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elevated concrete deck

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  • #16
    Re: elevated concrete deck

    Originally posted by DWeckler View Post
    2 more. Anyone interested.
    Beautiful work. i love it!

    I've used p.lam for a glass like finish before. Same deal, 1 cycle and throw it away.

    That job you did turned out really nice.
    Last edited by dave_k; 07-18-2009, 08:56 AM.

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    • #17
      Re: elevated concrete deck

      The stairs are poured in place. There are 4 steel posts in the surrounding walls and we tied rebar beams across them. The form work is much the same as a wood set of spiral stairs. 2 sets of walls, joists and decking then alot of bracing. I will try to post some scans of the form work tomorrow.Thanks for the complement.

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      • #18
        Re: elevated concrete deck

        I would build this without a wood structure.Is it legal to support masonry off of a wood structure in your area?I have always poured concrete columns (8"x8") for support, but have seen steel posts used before.Why would you use a material that will rot to support such a load? If you are unsure, a local welding shop can form it with pans.

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        • #19
          Re: elevated concrete deck

          Pic of finished stairs.Only one I have.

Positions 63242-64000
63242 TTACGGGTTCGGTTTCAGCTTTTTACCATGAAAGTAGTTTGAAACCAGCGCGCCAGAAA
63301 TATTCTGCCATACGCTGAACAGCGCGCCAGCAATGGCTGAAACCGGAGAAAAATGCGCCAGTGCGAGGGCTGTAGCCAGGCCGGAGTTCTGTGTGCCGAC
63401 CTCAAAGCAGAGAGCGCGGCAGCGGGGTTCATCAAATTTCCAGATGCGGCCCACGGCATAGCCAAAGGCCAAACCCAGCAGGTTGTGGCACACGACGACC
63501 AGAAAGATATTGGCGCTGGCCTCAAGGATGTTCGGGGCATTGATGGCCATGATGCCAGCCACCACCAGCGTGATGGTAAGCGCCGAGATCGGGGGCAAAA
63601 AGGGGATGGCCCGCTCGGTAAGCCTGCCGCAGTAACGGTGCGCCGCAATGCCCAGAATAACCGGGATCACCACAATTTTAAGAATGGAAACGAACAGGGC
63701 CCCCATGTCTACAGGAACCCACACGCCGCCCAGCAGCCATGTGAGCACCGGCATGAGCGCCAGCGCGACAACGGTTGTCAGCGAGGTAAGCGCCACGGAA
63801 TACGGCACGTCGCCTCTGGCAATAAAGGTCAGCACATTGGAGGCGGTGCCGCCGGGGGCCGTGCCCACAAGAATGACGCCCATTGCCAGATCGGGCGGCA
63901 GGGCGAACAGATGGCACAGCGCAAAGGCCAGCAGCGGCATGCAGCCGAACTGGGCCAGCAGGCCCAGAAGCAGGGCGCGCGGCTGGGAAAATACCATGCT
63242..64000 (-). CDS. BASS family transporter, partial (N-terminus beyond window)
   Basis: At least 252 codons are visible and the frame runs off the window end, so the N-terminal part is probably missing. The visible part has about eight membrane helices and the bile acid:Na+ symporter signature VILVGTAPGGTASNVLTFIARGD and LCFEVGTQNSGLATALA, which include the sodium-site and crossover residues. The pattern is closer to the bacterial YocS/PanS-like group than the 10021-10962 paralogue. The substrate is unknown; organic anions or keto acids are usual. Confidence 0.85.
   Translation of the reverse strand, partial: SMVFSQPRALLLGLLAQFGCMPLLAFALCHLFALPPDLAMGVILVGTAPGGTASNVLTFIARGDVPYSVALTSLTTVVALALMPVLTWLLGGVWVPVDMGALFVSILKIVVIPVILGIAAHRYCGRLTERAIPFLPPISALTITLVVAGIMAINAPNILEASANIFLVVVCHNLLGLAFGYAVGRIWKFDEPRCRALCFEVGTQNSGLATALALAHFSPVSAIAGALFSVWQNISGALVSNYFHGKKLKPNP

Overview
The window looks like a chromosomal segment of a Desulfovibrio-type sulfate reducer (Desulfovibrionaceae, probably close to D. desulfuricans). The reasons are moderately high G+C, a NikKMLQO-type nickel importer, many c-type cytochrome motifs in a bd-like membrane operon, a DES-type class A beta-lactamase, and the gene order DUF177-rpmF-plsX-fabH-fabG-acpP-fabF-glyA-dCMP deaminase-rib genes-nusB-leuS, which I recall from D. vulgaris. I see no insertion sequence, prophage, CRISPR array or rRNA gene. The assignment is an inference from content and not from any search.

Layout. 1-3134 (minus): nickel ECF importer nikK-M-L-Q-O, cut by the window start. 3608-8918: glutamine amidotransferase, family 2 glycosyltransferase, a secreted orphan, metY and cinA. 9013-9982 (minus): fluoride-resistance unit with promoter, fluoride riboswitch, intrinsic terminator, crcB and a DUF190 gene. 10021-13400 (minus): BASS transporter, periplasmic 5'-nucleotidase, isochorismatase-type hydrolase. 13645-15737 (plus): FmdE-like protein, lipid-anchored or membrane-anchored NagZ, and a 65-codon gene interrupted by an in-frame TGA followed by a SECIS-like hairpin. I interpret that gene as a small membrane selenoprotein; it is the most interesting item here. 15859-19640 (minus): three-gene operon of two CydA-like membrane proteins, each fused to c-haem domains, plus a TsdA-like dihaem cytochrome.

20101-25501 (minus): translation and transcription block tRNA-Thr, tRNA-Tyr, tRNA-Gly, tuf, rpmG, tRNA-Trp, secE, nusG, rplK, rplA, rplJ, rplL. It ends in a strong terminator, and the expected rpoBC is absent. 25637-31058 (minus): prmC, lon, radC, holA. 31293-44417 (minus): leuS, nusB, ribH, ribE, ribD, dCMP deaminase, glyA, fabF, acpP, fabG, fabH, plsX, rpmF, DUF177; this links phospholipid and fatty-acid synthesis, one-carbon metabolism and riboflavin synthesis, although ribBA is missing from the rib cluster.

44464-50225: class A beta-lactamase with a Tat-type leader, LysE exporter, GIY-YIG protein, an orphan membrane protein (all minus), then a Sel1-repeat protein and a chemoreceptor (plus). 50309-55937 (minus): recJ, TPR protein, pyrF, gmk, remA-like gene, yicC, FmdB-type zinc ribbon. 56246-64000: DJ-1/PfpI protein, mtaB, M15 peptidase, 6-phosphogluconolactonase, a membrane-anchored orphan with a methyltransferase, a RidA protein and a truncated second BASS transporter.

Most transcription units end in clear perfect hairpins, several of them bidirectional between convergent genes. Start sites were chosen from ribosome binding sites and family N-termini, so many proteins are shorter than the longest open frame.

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          • #20
            Re: elevated concrete deck

            Originally posted by DWeckler View Post
            I would build this without a wood structure.Is it legal to support masonry off of a wood structure in your area?I have always poured concrete columns (8"x8") for support, but have seen steel posts used before.Why would you use a material that will rot to support such a load? If you are unsure, a local welding shop can form it with pans.
            There are 2 ways of handling an elevated concrete slab. Either you build a suspended slab which is a self supporting structure or a composite slab where the formwork is part of the structure. I've never heard of anyone building a composite slab with a plywood deck but that doesn't mean they don't do it in other locals. The reason I recommended Hambro or similar systems is because all the company does are composite slabs mostly in residential and light commercial applications.

            I've built suspended slabs, composite decks off a steel structure with OWSJ's and q deck and hambro and hambro is the easiest to work with, design through construction. I have never paid for a hambro deck so I can't comment on the cost as compared to other methods.

            If it was my own house, all things being equal, I would build a suspended slab. The reason being I'm very familiar with the construction methods and I could reuse the formwork. The cost would probably be greater for a suspended slab over a system like hambro or even a wood joist system using Q deck because the steel truss joists and decking allow for a thiner slab and minimize reinforcing steel to probably just wire mesh.

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